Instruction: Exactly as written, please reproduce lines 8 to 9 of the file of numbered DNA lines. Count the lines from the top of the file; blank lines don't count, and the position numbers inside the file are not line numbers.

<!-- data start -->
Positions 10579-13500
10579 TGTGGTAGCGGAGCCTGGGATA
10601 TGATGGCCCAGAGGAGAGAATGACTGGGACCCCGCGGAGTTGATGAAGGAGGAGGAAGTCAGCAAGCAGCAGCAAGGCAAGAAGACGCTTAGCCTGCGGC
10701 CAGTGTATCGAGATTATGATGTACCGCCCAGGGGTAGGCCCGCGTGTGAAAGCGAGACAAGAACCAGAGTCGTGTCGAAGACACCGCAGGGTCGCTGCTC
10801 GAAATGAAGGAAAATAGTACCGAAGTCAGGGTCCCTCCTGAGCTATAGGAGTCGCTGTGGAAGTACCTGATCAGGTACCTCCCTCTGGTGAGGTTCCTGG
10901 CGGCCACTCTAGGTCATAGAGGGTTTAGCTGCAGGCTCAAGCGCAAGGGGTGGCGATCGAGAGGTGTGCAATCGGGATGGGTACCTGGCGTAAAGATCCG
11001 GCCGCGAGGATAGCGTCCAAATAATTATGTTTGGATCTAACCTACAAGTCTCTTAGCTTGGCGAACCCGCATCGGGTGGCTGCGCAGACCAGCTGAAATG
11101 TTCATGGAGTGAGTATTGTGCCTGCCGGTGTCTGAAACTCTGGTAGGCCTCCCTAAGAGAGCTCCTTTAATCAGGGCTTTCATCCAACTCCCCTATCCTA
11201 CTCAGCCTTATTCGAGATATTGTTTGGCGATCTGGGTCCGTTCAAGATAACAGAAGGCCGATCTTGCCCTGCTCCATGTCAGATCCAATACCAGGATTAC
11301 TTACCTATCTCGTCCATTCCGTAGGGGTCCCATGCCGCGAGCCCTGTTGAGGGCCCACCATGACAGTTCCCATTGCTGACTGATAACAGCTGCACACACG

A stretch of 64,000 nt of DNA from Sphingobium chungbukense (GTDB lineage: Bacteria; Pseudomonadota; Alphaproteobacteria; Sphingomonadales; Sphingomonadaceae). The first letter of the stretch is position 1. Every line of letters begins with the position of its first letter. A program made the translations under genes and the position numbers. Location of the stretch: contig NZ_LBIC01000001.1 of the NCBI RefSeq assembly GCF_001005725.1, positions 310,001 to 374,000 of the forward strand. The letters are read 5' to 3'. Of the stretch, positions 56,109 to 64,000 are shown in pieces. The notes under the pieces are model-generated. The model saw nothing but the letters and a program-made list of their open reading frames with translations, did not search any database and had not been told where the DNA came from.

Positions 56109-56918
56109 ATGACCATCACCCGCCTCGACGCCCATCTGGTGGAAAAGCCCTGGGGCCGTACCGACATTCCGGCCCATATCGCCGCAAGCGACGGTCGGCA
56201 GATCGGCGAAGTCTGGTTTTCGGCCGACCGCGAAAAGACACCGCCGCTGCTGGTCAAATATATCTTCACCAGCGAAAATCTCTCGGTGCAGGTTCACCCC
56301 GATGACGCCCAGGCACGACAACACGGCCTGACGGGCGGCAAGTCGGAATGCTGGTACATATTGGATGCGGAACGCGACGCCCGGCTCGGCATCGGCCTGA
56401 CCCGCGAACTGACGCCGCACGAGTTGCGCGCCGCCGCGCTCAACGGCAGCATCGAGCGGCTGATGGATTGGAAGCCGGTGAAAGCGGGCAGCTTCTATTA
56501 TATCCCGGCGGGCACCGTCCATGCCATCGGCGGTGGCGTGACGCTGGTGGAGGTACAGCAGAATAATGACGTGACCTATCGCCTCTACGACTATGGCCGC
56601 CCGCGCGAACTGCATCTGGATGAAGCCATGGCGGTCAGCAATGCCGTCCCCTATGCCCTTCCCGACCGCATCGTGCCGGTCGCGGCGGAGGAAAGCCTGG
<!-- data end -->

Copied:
11101 TTCATGGAGTGAGTATTGTGCCTGCCGGTGTCTGAAACTCTGGTAGGCCTCCCTAAGAGAGCTCCTTTAATCAGGGCTTTCATCCAACTCCCCTATCCTA
11201 CTCAGCCTTATTCGAGATATTGTTTGGCGATCTGGGTCCGTTCAAGATAACAGAAGGCCGATCTTGCCCTGCTCCATGTCAGATCCAATACCAGGATTAC